(GameCube Review) Paper Mario: The Thousand-Year Door

Developer: Intelligent Systems
Publisher: Nintendo
Genre: Action / Role-Playing Game
Players: 1
ESRB: Everyone
Reviewer: Rob Crippin

Overall: 7.5 = Good

(Originally published on January 10, 2005)

Paper Mario: The Thousand-Year Door is an interesting beast. Cel-shaded, one part platformer and two parts role-playing game, it’s a charming take on a familiar universe. Flawed though it may be, this sequel to the original Paper Mario and spiritual successor to Square’s Mario RPG ultimately succeeds, at least in a small way, as a leisurely paced adventure.

Aesthetically, the game is a unique treat. Though the “paperness” of Mario’s world can be a bit constricting (it doesn’t allow the same sense of scope as a more conventional style), it feels appropriate for the characters and settings, most notably for Mario himself. As a full-fledged cartoon rather than a simple cartoony interpretation of a real guy, Mario appears all the more iconic and timeless, though the Mickey Mouse factor is admittedly stronger than ever. He basically looks like the contemporary version of his classic NES sprite. The other individual character and setting designs are wonderful in a similarly simplistic way, and the graphics as a whole are smooth and never overreach, resulting in a game that will probably look pretty good long after future releases have begun to show their age.

The sound design is almost on par with the visuals; though not amazingly compelling, it’s charming and earnest. The score drifts from semi-serious imitations of typical 16-bit style RPG fare to traditional and lighthearted Mario-sounding cues and recomposed themes from past games. Some of the original stuff is actually pretty catchy, and everything seems to more or less hit the mark, save for the occasional disjoint I noticed between the two different styles, like when a very Mario-sounding “Item Get!” cue would play over some of the more downbeat role-playing fare.

In regards to gameplay, Mario is forced to adapt to the conventions of the genre by participating in turn-based battles and solving puzzles in between his usual bouts of jumping to and on top of things. Of course, being the magnetic icon that he is, the genre’s conventions also adapt to him. Like most Mario games (rated E for everyone!) the Thousand-Year Door is extremely accessible. Mario doesn’t have any complex statistics or anything of the sort governing his abilities, so he doesn’t have anything like strength, speed, or intelligence ratings to worry about. Instead, he and his sidekicks’ attack powers are advanced by acquiring new badges and by receiving a few special upgrades throughout the game. Experience and leveling are still present, although similarly simplified: after every victory, Mario receives a number of star points as reward. Gaining 100 star points advances him a level, and with each level he gains, players choose between upgrading hit points, flower/mana points, or badge points, which allow Mario to equip more skill-augmenting badges. Despite being a bit stifling in regards to customization, I found this level of simplicity suitable for the game.

The battle system, equally streamlined, borrows a lot from its predecessors. After attacking a foe in the overworld, Mario and whichever of the game’s seven sidekicks he has active at the time appear on a theatre-style stage opposite their enemies. Everything is completely turn based, so enemies won’t take shots while you’re fiddling around with menus (I prefer it when they can, though I didn’t mind the slower style here). Mario and his party have a healthy variety of maneuvers at their disposal, each of which can be improved by successfully inputting the corresponding action command. All of the moves are easy to execute once you get the hang of them, but some moves are more enjoyable to perform than others. I get a great deal of satisfaction from performing Mario’s jump moves, which require players to press A at the exact time shoe meets head, but I’m not such a huge fan of, say, Yoshi’s basic attack, which calls for mashing the right shoulder button as quickly as possible.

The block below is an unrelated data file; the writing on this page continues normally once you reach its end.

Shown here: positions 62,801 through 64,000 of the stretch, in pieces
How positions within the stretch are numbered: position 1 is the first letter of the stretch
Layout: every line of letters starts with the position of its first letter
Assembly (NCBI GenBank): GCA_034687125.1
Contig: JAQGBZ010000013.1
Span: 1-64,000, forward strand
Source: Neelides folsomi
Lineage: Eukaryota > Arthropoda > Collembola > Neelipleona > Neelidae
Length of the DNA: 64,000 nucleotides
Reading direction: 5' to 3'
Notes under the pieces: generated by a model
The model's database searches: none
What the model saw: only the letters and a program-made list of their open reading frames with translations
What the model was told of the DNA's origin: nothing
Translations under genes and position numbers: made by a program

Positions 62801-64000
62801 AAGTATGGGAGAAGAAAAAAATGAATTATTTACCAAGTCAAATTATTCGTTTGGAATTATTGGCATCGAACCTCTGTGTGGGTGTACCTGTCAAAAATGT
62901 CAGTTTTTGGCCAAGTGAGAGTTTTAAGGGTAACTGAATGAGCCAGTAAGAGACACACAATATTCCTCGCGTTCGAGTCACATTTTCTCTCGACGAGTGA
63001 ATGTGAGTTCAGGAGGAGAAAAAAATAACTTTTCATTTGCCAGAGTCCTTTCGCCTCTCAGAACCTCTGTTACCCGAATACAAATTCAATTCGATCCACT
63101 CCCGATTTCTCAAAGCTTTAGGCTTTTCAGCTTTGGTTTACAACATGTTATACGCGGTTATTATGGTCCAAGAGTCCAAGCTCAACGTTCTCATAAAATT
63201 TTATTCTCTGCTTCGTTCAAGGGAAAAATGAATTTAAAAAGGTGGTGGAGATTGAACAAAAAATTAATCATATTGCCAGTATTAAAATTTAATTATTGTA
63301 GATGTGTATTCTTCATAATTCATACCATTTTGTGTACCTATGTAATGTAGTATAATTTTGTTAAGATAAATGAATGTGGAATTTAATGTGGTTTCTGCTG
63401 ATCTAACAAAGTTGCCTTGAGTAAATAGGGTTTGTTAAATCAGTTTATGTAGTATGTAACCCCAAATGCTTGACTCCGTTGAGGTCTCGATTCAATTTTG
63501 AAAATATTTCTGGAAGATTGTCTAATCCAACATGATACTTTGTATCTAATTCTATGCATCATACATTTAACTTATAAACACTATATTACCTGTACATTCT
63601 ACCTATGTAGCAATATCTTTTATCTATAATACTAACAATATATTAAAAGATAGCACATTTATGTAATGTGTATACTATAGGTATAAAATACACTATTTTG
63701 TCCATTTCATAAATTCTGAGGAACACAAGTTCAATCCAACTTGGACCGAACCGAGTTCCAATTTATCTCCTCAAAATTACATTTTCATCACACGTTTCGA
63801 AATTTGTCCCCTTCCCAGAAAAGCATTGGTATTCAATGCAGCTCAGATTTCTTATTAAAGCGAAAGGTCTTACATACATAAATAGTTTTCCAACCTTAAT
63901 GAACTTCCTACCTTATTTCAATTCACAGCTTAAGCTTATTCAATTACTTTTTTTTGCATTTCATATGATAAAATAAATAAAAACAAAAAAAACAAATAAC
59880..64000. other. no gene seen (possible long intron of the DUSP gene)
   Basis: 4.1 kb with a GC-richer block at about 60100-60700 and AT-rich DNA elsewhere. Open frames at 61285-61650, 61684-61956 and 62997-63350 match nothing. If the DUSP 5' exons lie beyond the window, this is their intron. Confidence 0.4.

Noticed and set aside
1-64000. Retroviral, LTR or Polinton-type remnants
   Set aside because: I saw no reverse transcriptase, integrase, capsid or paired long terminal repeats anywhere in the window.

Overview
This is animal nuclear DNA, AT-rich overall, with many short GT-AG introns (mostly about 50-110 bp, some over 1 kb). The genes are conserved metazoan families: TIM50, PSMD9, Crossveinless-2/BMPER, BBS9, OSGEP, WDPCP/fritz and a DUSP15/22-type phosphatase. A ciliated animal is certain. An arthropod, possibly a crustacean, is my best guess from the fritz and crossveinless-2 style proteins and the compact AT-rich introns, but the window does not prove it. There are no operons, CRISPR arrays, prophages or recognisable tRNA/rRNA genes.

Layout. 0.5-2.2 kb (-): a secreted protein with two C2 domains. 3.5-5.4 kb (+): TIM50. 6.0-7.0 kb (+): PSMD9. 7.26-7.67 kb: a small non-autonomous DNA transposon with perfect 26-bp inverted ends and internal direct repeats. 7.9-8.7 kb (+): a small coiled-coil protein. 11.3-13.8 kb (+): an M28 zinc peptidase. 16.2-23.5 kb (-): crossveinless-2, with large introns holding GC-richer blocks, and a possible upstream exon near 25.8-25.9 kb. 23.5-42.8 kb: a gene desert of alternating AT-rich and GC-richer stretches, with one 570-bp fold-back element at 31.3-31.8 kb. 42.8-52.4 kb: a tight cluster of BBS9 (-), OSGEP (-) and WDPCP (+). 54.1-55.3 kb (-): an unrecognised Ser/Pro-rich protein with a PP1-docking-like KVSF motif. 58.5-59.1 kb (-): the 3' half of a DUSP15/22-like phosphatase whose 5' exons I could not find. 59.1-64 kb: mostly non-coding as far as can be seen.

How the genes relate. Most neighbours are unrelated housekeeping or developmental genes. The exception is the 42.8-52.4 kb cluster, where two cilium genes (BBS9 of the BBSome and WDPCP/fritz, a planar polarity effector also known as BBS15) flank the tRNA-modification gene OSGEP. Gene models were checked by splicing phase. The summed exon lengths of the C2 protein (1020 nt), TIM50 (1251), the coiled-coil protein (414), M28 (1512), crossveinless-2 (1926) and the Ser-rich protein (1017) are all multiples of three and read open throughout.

While I don’t think most players will find any of the encounters in the game very challenging, there’s usually enough going on during combat to keep you attentive and entertained. The new stage setting in particular is used to ingenious effect: props fall from the ceiling, audience members throw power ups or harmful objects, while smoke machines diminish the accuracy of combatants. If you perform well during fights by successfully executing action commands and adding stylish flourishes whenever possible, you’ll draw more eager spectators to your show. The larger the audience you attract, the more their collective praise can fill your star meter, allowing you to execute powerful, mini-game-like special moves. Fail to perform well and the audience will jeer your efforts and then leave, taking their precious potential for star power with them. Interestingly enough, different audience members have different abilities. Some will add more star power than others, while some won’t add any at all. Although they serve an actual function, I would’ve preferred more interactivity with the audience. As they are now, the groundlings and a lot of the battle screen’s wackier elements primarily act as a sort of pleasant distraction: one more thing to keep an eye on during the battles, most of which are habitually effortless.

When you’re not fighting, game progression basically flows something like this: players spend time exploring the hub town of Rogueport until they find some item or upgrade that allows them to reach a new warp pipe in the town’s sewer. They hit the warp pipe, go on an adventure (sometimes straightforward, sometimes wacky), and then return after every chapter with a new ability or two that allow them to access still newer areas or items back in Rogueport. Puzzles are solved by jumping on things, hitting switches, using Mario’s paper powers, such as rolling up into a tube shape or folding into an airplane or boat, and utilizing the abilities of Mario’s various sidekicks, some of whom actually have pretty clever ways of interacting with the environment. Most of the game’s puzzles are simplistic but enjoyable. There is occasionally too much hand-holding and lecturing—a typical symptom of Nintendo design philosophy these days—but a lot of the puzzles expect players to expand on what the game shows them and figure out how to apply Mario’s wide assortment of moves for themselves. The platforming elements don’t always hit the mark, however: Mario’s jump doesn’t really feel like Mario’s jump here, perhaps because he can’t accelerate to a decent running speed without the aid of Yoshi and thus cannot add any real momentum to a leap. That said, they offer a nice change of pace from the puzzles and turn-based battles.